In order for a court to exercise general personal jurisdiction, the defendant must have "maintained systemic and continuous contacts" with the forum state. Marten , 499 F.3d at 296 (citing Helicopteros Nacionales de Colombia, S.A. v. Hall , 466 U.S. 408, 414-15 & n. 8 (1984)). Alternatively, specific personal jurisdiction exists "when the claim arises from or relates to conduct purposely directed at the forum state." Id . To establish specific jurisdiction, the plaintiff must prove: (1) the defendant has purposefully directed his activities at the forum; (2) the plaintiff's claim arises out of or relates to at least one of those specific activities, and (3) that the court's exercise of jurisdiction over the defendant comports with traditional notions of fair play and substantial justice. Marten , 499 F.3d at 296 (discussing Burger King Corp. v. Rudzewicz , 471 U.S. 462, 472 (1985); Helicopteros , 466 U.S. at 414; Int'l Shoe , 326 U.S. at 320)).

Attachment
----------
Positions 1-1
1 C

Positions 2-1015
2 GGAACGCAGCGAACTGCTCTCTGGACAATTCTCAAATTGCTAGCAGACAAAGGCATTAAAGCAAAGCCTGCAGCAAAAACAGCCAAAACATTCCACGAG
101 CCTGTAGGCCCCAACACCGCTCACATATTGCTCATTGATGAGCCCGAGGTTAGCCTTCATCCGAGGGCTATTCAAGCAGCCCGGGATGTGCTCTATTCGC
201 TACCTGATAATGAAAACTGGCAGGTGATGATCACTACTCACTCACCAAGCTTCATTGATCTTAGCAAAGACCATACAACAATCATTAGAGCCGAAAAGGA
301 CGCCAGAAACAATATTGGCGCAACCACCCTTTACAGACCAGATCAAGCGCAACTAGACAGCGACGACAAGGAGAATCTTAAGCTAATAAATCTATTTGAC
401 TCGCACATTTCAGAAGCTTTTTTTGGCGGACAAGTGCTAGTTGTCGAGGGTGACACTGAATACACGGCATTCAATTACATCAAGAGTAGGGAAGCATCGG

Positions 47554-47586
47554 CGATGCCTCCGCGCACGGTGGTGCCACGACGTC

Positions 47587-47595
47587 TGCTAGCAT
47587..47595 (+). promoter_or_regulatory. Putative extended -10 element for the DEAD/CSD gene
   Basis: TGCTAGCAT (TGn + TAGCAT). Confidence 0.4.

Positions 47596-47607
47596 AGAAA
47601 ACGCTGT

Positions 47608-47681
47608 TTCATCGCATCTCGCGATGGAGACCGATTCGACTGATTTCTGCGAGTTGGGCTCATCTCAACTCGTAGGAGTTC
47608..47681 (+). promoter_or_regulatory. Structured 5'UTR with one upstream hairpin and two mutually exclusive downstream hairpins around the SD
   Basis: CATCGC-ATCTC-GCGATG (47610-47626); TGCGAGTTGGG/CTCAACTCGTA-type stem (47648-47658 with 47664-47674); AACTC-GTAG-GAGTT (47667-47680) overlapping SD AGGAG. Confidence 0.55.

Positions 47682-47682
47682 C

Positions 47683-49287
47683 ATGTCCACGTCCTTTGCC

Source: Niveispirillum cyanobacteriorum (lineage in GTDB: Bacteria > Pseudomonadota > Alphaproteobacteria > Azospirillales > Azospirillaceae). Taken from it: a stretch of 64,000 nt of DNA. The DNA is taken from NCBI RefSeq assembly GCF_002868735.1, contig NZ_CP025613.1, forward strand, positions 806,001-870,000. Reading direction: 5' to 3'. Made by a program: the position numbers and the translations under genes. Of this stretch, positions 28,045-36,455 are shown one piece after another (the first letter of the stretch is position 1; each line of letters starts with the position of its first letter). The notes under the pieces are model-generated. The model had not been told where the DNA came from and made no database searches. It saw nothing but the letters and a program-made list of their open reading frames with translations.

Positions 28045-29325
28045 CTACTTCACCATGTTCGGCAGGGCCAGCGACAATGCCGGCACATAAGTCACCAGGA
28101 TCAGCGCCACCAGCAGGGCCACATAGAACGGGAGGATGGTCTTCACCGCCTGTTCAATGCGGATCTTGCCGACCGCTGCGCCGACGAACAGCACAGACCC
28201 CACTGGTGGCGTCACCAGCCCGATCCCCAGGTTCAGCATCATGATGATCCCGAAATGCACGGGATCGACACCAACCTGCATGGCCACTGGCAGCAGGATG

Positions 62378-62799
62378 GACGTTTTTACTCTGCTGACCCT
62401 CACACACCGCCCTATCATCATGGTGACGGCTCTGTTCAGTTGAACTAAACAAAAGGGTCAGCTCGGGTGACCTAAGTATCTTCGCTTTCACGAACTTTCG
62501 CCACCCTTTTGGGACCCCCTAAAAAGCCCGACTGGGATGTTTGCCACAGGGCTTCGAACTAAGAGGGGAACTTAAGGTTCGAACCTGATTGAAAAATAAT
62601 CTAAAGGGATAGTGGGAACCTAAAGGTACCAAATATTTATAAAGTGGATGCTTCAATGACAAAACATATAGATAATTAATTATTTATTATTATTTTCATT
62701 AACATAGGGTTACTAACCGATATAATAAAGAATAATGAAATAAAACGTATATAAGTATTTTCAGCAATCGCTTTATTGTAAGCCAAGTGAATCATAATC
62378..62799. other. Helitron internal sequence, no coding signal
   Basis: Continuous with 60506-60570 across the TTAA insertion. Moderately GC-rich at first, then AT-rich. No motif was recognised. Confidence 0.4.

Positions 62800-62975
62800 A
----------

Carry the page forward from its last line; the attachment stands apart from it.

When a Plaintiff's complaint alleges intentionally tortious conduct, the "effects test, " established in Calder v. Jones , 465 U.S. 783 (1984), could "enhance otherwise insufficient contact with the forum such that the minimum contacts' prong of the Due Process test is satisfied." IMO Indus., Inc. v. Kiekert AG , 155 F.3d 254, 260 (3d Cir. 1998). Under this test, a Plaintiff can demonstrate personal jurisdiction if she shows "(1) The defendant committed an intentional tort; (2) The plaintiff felt the brunt of the harm in the forum such that the forum can be said to be the focal point of the harm suffered by the plaintiff as a result of that tort; [and] (3) The defendant expressly aimed his tortious conduct at the forum such that the forum can be said to be the focal point of the tortious activity." Marten , 499 F.3d at 297.